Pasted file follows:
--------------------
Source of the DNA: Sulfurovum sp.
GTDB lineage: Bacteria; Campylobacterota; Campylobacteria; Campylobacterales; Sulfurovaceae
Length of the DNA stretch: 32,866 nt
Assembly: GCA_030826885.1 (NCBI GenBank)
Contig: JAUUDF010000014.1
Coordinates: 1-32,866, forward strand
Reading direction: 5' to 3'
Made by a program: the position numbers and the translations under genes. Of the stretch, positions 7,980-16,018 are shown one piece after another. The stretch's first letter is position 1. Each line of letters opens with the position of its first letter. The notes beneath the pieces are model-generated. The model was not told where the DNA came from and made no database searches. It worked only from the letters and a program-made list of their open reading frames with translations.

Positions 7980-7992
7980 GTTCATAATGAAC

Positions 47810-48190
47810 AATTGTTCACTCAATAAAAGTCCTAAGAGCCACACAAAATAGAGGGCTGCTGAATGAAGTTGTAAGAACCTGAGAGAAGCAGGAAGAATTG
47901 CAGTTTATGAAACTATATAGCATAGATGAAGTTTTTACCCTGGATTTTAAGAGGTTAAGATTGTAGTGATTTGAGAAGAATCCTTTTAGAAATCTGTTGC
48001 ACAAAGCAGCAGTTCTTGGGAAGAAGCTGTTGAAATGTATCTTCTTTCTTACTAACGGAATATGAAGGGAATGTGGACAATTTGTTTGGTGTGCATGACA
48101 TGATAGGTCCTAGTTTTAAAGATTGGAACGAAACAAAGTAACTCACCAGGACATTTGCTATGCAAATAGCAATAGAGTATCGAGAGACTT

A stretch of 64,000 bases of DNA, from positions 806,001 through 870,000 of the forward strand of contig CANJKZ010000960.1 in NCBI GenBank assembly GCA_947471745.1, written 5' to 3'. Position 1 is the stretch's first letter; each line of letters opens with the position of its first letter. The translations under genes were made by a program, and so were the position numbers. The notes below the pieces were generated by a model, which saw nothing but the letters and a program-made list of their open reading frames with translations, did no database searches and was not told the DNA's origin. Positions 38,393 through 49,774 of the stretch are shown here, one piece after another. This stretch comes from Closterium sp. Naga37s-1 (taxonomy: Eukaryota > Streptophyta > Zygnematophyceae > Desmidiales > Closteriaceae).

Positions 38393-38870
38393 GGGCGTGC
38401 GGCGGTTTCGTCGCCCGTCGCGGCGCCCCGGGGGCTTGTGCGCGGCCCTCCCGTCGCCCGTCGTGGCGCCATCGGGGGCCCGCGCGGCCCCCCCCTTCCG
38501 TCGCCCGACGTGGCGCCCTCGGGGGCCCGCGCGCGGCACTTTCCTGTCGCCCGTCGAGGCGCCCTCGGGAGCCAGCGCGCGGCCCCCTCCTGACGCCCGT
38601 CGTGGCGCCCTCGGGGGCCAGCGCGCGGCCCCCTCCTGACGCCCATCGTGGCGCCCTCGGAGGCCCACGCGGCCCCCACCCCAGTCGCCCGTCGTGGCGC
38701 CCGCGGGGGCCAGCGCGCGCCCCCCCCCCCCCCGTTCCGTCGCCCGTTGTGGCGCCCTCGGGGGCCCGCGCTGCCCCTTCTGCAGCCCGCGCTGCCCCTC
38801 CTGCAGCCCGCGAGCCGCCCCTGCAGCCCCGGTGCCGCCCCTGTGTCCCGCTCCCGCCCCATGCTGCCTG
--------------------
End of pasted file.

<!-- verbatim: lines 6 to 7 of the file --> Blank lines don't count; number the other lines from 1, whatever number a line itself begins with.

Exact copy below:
Coordinates: 1-32,866, forward strand
Reading direction: 5' to 3'